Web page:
It used to be said that, “Vanity, thy name is woman.” but, nowadays, when it comes to specialty licence plates, “Vanity, thy name is Legion!” Vanity plates are everywhere; everything from obvious, easily understood letter/number combinations, to stuff that just has you shaking your head, wondering what he’s smoking, or where he parked the spaceship.
Many years ago, when the children were small, we owned a small Honda Civic station-wagon. When I got steady, although not great-paying, employment at the shoe factory in 1983, Ontario offered custom plates. At first only 6 spaces were allowed. I splurged, and spent $100 for a set. They read, surprisingly, “ARCHON.” They’re a lot more expensive these days. Someone told me they’d seen another pair, “just like yours”, which is impossible. I finally located them. Ed Arconovitch, who worked day shift at the same plant, got a set which read, “ARCON.”
I moved to the auto plant at a better salary, and the wife went back to work. First we bought her brother’s 10-year-old Chevy Monte Carlo for her commute, then I felt I could afford a used motorcycle. The Civic sat unused for 9/10 months a year, eating insurance, while I rode the bike, so I took my vanity plates off, and sold it.
When we traded up to a better car for the wife and kids, I tried to put my custom plates on it….and bureaucracy struck. The car was in her name – but the plates were in mine. We could transfer the car to my name – and pay a 15% tax on the book value. I could sell her my custom plates! Oh, no says the DMV, the plates must be surrendered and offered to people who have put in a request for that particular set. Screw that! I put them in a bag under my work bench, and the son can turn them in for a refund after I die.
After a couple of years’ gainful employment for both of us, the wife got her own set which read, ”3 TEASE.” It might mean, “Terrible Tori the Terror,” from her childhood, or it might mean, “Terribly Terrific Tori.” It might just be the third time we’ve messed with your mind!
I knew, when I went to get my plates, that the DMV could be a little suspicious, and had my story of, Why Archon? carefully rehearsed. Sure enough, the middle-aged matron wanted to know all about it, to prevent evil from entering our streets. Even as I was drawing breath to defend my unique personal expression, the much-younger male manager piped up, “That’s from the original Star Trek episode, Return of the Archons.” I’d been hauling the handle around for 15 years before that episode was broadcast but, if it gets me my plates with no hassle, “Yeah! That’s right!”
My neighbor, Tom, owned a Buick 88, and applied for TOMS 88. Ontario plates were three letters and three numbers, like ABC 123, and you couldn’t get those combinations. The DMV clerk told him that the O of TOMS was a zero; therefore he couldn’t have his choice. I told him to appeal, but he didn’t want to fight city hall.
There are two kinds of bureaucrats; the one will find a rule to deny whatever you request; the other will dig through the rulebook to find you the exception you need. Sadly, the first type outnumber the second, a hundred to one ~ or maybe a thousand to one. In an ongoing campaign to prove their importance and power, Ontario DMV clerks continue to deny thousands of applications. Custom plates are now up from six spaces, to eight.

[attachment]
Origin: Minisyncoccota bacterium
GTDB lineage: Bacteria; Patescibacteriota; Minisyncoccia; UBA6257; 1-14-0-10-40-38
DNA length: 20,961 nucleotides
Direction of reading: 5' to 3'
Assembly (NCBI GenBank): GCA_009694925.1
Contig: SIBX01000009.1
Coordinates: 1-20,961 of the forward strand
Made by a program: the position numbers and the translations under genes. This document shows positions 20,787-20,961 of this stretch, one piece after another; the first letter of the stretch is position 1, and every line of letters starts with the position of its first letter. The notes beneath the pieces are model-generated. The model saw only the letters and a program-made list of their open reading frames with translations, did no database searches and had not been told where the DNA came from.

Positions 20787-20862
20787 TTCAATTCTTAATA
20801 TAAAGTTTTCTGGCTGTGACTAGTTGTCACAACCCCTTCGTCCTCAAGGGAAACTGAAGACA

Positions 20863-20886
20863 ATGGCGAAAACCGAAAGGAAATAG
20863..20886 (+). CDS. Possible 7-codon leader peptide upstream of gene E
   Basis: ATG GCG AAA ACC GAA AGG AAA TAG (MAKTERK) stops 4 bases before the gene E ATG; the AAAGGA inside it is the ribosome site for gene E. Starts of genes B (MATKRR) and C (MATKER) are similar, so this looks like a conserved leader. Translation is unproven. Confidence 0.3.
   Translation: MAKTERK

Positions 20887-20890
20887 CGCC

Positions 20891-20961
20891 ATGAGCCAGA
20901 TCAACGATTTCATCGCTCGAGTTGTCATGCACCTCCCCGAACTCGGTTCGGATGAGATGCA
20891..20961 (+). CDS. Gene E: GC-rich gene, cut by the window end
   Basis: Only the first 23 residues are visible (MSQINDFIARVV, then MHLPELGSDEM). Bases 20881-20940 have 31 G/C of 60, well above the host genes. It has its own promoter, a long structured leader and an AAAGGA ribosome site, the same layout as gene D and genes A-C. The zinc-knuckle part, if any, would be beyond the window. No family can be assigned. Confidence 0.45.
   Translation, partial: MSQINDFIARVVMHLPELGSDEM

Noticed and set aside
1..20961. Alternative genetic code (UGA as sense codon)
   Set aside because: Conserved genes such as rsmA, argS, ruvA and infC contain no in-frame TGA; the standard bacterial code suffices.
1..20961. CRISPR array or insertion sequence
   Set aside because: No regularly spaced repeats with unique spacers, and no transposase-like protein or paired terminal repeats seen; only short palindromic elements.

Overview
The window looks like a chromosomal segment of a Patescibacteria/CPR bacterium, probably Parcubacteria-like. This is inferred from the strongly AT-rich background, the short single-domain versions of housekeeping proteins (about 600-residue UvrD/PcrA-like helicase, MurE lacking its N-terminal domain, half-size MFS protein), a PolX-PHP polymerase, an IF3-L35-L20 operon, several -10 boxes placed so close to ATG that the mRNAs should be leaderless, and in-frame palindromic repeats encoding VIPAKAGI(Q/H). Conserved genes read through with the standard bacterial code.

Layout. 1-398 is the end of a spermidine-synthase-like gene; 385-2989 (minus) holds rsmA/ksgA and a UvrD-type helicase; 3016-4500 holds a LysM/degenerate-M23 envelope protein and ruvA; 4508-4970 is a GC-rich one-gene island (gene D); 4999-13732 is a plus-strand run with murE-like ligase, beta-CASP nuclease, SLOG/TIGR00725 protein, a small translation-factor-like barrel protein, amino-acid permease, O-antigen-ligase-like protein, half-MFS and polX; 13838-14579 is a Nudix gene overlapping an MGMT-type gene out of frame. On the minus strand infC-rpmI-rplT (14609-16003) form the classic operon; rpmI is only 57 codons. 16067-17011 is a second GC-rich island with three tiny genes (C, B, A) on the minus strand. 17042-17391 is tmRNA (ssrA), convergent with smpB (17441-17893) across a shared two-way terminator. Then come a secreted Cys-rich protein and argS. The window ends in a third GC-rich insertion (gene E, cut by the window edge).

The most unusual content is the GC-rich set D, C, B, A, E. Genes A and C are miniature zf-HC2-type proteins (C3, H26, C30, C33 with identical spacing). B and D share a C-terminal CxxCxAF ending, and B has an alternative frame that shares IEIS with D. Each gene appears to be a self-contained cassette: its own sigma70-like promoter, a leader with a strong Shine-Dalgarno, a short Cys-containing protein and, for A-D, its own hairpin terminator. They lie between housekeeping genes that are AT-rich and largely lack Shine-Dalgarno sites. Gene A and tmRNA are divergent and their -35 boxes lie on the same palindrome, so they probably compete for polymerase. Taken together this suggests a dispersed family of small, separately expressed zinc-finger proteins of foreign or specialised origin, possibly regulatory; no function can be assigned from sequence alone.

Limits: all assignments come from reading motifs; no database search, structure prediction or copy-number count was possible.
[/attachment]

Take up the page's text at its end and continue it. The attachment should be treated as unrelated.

Custom plates may not be obscene, derogatory or racist. They may not refer to drugs, alcohol, sex, violence, criminal activity, law enforcement, public figures, politics or religion. Nearly a third of the 3315 rejected applications in the last three years, have been refused on the criterion of “clarity and readability.”
If I’m a nihilist, who just wants a random collection of letters and numbers which no-one else has, I don’t see how or why it’s any of the government’s business. The government, being the government, makes it their business. Everything is forbidden, unless they specifically allow it. This rather nebulous category has eliminated such seemingly clear and readable requests as HO5ER, A.BATMAN, 2THF4IRY, and ST4RG4ZER.
Predictably, the second and third most-censored categories were plates that referred to religion and sex. DMONSEED and LUC1F3R were deemed too evil. NIHILIST and AGNOSTIC were too honest, and JAWS2GOD and APOKLPSE just too unthinkable.
No doubt drug dealers were disappointed when plates such as GOTSPEED, B.JUICED, ILOVCOKE, and SPD4WEED were rejected. Government clerks will seize any opportunity to flex their bureaucratic muscle, even reversing previous decisions.
In 2007, United Church Rev. Joanne Sorrill became a political cause célèbre, after the Ministry refused to renew her, “REV JO” plate, because, it claimed, “rev” could encourage unsafe driving, and because Rev is an alcoholic cooler-type beverage. I’m surprised it wasn’t rejected on the “No Religion” rule, but the clerk was probably a Christian. It took a newspaper humiliation campaign before the Provincial Premier personally authorized the renewal. He called the Ministry’s behavior, “laughable.”
The Ministry issued a statement, saying, “This is a difficult job, being done by sincere people, but it is an imperfect science.” They went on to say that employees use resources such as Wikipedia and UrbanDictionary.
I’ve got mine, even if I don’t use them, and I see lots of others around. A beautifully rebuilt 1947 Ford Business Coupe, at the downtown summer Cruise Night had a pair which read, B DRULN. Do any of you have vanity plates? How much did you pay? Have you seen some amusing or confusing ones?